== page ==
Mission modules ordered by Germany, Lithuania and the Netherlands include:

  • Ambulance (Germany and Netherlands)
  • Armoured personnel carrier (Germany and Netherlands)
  • Battle damage repair (Netherlands)
  • Cargo (Netherlands)
  • Command post (Germany, Lithuania, Netherlands)
  • Engineer group (Netherlands)
  • Infantry Fighting Vehicle (Lithuania)

The Netherlands Boxer order originally comprised 60 command post, 52 ambulance, 27 cargo, 53 engineer group and eight driver training vehicles. In May 2016 the order was amended to include 92 engineer group, 12 cargo and 36 command post, totals remaining 200. 12 of the 92 engineer vehicles will now be converted to battle damage repair configuration.

The initial German Boxer order comprised 125 armoured personnel carriers, 72 ambulance, 65 command post and 10 driver training vehicles. All 131 vehicles from the second order will be in a new configuration of the armoured personnel carrier (Gepanzertes Transportfahrzeug) and in A2 configuration.

Other module options are numerous and further details of many of these can be found elsewhere in this text. In brief, options include a 155 mm/52-calibre gun. Krauss-Maffei Wegmann (KMW) has developed the 155 mm/52-calibre Artillery Gun Module (AGM) as a private venture. KMW has also fitted a Boxer IFV variant with a further development of the unmanned turret originally developed for installation on the Puma AIFV; this in production for the German Army. Rheinmetall’s Boxer IFV is fitted with their Lance two-person turret armed with the Rheinmetall Mauser MK30-2 air bursting munition (ABM) dual-feed stabilised cannon and 7.62 mm coaxial MG. Rheinmetall has also fitted a Boxer with a 20 kW high energy laser (HEL) system with the 5 kW/10 kW HEL integrated in the rear mission module. Boxer is also the probable platform of the German army’s future SysFla anti aircraft system, incorporating the LFK NG missile and the MANTIS gun system. On 4 June 2018 Rheinmetall announced that at Eurosatory 2018 the company would show a Boxer fitted with the Oerlikon Skyranger air defence system.


Most Boxers are equipped with a remote weapon station for self-defense. Dutch vehicles are fitted with the Protector M151 RWS from Kongsberg fitted with a 12.7 mm heavy machine gun. German vehicles are usually fitted with the FLW-200 from KMW, which can be fitted with either a 7.62 mm MG3 machine gun, a 12.7 mm M3M HMG or a 40 mm GMW automatic grenade launcher. The FLW-200 has dual-axis stabilization and incorporates a laser rangefinder and a thermal imager. As possible firepower upgrade KMW has developed the FLW-200+ and presented it mounted on top of a Boxer APC at Eurosatory 2012. The FLW-200+ allows the usage of a 20 mm autocannon like the Rheinmetall Rh 202 with 100 rounds loaded at the gun. The RWS is two-axis stabilized and is fitted with a CCTV camera, thermal imager and laser rangefinder.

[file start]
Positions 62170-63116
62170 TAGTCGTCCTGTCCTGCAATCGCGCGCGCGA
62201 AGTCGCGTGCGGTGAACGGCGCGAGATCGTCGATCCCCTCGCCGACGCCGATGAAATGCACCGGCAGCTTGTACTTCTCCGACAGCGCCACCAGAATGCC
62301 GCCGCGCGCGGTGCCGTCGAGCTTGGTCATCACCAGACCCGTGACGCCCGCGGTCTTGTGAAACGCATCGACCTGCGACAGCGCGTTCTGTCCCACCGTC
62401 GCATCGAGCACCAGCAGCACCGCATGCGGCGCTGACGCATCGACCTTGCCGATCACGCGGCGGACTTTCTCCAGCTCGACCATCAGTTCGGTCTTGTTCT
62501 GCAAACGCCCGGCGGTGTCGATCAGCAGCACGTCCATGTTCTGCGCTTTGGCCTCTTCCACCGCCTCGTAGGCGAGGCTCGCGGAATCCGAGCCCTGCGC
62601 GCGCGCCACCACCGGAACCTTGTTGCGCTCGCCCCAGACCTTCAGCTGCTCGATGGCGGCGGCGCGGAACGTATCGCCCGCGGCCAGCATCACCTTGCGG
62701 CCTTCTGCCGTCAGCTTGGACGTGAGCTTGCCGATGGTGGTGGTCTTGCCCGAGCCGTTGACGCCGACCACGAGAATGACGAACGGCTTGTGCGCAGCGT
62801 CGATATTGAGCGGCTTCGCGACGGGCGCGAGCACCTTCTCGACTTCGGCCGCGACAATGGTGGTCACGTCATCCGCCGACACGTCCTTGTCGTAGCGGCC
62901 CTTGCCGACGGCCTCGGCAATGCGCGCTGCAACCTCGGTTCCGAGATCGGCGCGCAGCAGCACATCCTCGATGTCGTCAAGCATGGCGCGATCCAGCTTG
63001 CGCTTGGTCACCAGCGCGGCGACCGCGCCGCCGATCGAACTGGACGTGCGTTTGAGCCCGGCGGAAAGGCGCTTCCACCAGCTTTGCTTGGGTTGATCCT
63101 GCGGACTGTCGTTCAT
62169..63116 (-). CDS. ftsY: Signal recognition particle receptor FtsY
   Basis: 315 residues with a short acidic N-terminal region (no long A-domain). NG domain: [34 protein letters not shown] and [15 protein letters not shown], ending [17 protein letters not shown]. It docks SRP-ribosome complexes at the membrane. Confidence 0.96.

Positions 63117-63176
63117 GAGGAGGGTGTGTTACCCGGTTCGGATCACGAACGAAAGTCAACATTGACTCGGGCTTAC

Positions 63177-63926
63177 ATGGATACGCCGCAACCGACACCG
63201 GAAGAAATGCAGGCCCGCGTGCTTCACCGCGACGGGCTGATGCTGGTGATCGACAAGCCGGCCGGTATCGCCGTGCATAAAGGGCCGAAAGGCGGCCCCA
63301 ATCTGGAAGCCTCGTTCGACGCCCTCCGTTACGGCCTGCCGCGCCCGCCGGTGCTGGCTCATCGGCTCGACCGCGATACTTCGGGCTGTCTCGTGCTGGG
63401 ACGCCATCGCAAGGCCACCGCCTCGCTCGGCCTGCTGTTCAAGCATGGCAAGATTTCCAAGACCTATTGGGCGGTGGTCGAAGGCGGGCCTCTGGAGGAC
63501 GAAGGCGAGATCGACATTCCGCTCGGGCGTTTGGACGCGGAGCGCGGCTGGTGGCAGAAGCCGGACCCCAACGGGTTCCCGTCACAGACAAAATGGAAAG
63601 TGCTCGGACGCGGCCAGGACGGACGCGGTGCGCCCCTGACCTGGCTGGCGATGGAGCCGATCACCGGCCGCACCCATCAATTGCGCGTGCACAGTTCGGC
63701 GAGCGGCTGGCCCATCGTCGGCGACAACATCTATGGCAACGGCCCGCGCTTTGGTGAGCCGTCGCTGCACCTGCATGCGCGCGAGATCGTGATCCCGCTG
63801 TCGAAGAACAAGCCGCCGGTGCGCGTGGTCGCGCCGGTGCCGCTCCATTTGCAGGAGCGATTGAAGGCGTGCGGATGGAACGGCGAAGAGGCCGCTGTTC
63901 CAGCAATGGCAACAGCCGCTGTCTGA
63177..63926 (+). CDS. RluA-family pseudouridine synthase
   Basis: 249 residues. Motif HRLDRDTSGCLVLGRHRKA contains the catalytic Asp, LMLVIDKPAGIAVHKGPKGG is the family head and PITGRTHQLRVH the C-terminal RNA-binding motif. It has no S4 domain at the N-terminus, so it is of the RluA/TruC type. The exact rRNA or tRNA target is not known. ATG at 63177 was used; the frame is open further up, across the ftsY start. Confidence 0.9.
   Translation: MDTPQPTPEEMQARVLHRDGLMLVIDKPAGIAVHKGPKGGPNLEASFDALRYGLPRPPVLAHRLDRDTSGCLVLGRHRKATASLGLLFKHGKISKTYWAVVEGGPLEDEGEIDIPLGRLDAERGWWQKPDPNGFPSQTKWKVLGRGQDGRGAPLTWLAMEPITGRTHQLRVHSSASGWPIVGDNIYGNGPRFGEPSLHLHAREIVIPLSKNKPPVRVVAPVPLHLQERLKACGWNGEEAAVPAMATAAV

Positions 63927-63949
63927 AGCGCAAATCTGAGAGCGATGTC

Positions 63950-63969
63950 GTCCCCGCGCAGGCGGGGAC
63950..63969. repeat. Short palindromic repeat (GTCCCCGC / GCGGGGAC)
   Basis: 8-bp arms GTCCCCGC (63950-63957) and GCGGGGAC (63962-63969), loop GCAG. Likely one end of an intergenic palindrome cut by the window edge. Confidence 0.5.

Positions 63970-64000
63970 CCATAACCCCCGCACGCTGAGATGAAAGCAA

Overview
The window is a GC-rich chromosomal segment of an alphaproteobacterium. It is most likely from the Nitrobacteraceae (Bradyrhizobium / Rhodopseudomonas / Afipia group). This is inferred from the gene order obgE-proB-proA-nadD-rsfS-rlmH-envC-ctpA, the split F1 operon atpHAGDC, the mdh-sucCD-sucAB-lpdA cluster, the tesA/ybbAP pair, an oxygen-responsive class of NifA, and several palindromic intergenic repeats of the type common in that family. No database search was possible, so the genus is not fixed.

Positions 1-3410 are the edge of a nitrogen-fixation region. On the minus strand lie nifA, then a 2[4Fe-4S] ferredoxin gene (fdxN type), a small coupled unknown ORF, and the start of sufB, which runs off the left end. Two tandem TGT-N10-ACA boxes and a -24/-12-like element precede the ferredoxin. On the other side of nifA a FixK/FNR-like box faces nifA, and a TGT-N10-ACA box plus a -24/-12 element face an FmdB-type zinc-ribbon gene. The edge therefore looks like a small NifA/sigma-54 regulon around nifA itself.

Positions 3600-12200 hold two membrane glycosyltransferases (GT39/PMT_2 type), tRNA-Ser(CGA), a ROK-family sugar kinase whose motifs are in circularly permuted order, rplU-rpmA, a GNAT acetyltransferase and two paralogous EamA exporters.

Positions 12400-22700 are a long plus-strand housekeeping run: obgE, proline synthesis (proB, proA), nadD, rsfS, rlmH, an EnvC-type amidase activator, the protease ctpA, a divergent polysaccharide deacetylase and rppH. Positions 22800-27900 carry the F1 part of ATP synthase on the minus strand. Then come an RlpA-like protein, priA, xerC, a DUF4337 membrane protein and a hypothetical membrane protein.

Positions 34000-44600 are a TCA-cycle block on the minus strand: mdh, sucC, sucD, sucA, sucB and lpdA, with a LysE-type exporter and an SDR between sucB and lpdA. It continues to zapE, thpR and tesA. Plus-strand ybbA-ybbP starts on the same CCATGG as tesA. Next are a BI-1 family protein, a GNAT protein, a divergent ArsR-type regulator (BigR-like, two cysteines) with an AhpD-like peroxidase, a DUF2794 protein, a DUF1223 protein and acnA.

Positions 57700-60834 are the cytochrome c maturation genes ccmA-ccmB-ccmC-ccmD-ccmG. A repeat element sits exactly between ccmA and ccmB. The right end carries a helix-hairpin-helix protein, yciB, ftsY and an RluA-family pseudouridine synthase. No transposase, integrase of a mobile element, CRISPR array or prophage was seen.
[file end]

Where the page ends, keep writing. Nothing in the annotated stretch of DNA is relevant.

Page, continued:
Lithuanian Boxers will be fitted with the Israeli-made RAFAEL Advanced Defense Systems Samson Mk II RCT turret, mounting a fully stabilised Orbital ATK Mk 44 30 mm dual-feed cannon, 7.62 mm co-axial MG, and Spike-LR missiles. The turret will be fitted with an independent commander’s sight with both commander and gunner provided with thermal and daylight channels.

Australian Boxer CRVs will mount the Rheinmetall LANCE 30 mm two-man turret, fitted with the Rheinmetall Mauser MK30-2/ABM [air-bursting munition] dual-feed stabilised cannon and 7.62 mm coaxial MG. Turret traverse is all electric through a full 360° with weapon elevation from -15° to +45° with the latter useful for urban operations. A Rheinmetall computerised fire-control system is installed, which allows stationary and moving targets to be engaged with a high first-round-hit probability while the host platform is moving. The gunner has a Rheinmetall Stabilised Electro-Optical Sighting System (SEOSS), which typically has day/thermal channels and an eye-safe laser rangefinder. The commander has a Rheinmetall SEOSS panoramic sighting system, which allows hunter/killer target engagements to take place.